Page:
News National Australia Post: Father’s Day delays hit as pandemic profits prompt service cuts questions

Australia Post: Father’s Day delays hit as pandemic profits prompt service cuts questions

Australia Post has warned of delivery delays, while posting pandemic profits.
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Time is running out for those wanting to send a card or gift to their dads in time for Father’s Day, with Australia Post warning of “increased delays” in deliveries.

Father’s Day takes place on September 6, but Australia Post told customers on Wednesday that letters and parcels must be posted by Friday (August 28) and Express Post by Monday (August 31).

The firm blamed coronavirus restrictions and a surge in online shopping in locked-down Victoria for the “increased delays”, which affect the entire nation.

“Over the last three weeks, Australia Post has experienced a significant increase in demand as Victorians have increased their online buying due to Stage 4 lockdowns,” an email from Australia Post to customers said.

“While we’re doing everything we can to deliver your online purchases as safely and quickly as possible, we hope you understand that these additional restrictions have resulted in increased delays.”

Australia Post’s “speed and ability to deliver has been impacted” by “the constraints on our network and the continuing rise in parcel volumes”, the email said.

Australia Post executive general manager for business, government and international Gary Starr advised customers to allow an extra three days for parcel deliveries due to a “massive” surge in demand.

Packages from Melbourne have been sent interstate for sorting due to the state’s lockdown restrictions, with the number of packages processed in Sydney up by nearly one-third in August.

AusPost’s profits surge despite pandemic

Australia Post’s profits have soared, with the firm benefitting from an eCommerce boom fuelled by the pandemic.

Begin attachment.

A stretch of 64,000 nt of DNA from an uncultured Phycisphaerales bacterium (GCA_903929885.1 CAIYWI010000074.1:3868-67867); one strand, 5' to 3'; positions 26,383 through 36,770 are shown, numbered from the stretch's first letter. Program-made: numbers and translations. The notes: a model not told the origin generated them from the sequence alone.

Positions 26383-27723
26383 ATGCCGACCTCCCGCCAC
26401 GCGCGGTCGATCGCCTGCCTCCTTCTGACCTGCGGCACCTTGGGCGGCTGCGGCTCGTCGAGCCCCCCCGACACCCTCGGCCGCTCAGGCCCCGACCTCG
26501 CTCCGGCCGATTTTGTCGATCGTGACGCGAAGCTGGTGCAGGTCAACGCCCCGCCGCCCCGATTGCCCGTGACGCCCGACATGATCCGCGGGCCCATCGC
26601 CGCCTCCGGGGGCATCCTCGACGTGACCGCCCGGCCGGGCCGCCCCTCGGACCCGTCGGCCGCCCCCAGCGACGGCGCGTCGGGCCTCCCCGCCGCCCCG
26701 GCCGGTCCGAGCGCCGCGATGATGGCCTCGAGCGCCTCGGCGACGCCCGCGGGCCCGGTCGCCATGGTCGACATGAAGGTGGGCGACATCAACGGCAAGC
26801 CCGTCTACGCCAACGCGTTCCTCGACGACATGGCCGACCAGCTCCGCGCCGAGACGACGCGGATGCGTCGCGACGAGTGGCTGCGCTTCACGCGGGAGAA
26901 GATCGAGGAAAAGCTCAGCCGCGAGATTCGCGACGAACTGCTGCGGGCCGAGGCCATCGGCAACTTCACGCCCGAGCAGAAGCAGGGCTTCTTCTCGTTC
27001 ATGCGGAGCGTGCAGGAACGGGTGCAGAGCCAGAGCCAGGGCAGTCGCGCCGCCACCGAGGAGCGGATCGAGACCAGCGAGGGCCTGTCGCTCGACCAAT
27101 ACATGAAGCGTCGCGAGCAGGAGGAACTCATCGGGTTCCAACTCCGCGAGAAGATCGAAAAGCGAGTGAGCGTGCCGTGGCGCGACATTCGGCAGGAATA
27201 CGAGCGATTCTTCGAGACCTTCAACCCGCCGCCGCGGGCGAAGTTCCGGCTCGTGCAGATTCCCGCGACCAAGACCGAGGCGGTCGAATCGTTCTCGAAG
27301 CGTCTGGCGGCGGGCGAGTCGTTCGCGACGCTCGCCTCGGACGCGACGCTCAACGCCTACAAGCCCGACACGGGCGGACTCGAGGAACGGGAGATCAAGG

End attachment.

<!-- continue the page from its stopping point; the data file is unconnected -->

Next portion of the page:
Australia Post’s revenue rose a record 7 per cent in the 2019-20 financial year, up more than $500 million to nearly $7.5 billion, the firm’s annual report revealed on Thursday.

The firm’s profits before tax rose 30 per cent from $41.1 million to $53.6 million, the report showed.

Parcels revenue lifted $729 million or 15 per cent to $5.5 billion.

Letter revenues declined by to $220 million or 10 per cent to $2 billion, which follows a nine per cent decline in 2018-19.

Australia Post chief executive Christine Holgate attributed the firm’s strong financial performance to temporary regulatory relief granted in April by the Morrison government.

Australia Post has cut letter delivery services in response to COVID-19. Photo: Getty

The regulatory changes allowed Australia Post to slash delivery services in metropolitan areas, stretch intrastate delivery times, and scrap its priority mail service in response to what it said was a pandemic-induced decline in letter volumes.

The pandemic has “severely impacted” Australia Post’s “ability to deliver across the country on time”, Ms Holgate said on Thursday.

“While the growth in eCommerce has been a strong driver behind this year’s financial result, we have had to make changes to ensure our workforce and network can operate as efficiently and safely as possible,” she said.

“We had to make temporary changes, including new parcel pop-up facilities and chartering planes for air freight, to continue to serve the country during what has been a very uncertain year.”

But Labor’s communications spokeswoman Michelle Rowland said the annual results debunk the rationale for Australia Post’s service cuts.

The results show that Australia Post is now better off financially, not worse, due to the pandemic, Ms Rowland said.

“Who could forget the misleading claims made in March and April to justify cuts to Australia Post services?” she said.

In April, Ms Holgate told Nine newspapers that letters had dropped by 50 per cent some days and unaddressed mail had collapsed by 75 per cent.

“It’s almost like we have had five or 10 years squashed into one month,” Ms Holgate said.

Ms Rowland said that Australia Post’s strong performance in FY19-20 “draws a line under the nonsense relied on by the Morrison government to justify their cuts to postal services”.

“Australians might be wondering why a government business enterprise which just recorded a half a billion surge in revenues is not trying to draw attention to this result as they normally would,” she said.

“Perhaps it is because the facts simply don’t match the claims that were made to justify the cuts.”

The New Daily put questions to Coalition government Communications Minister Paul Fletcher, but did not receive a response by deadline.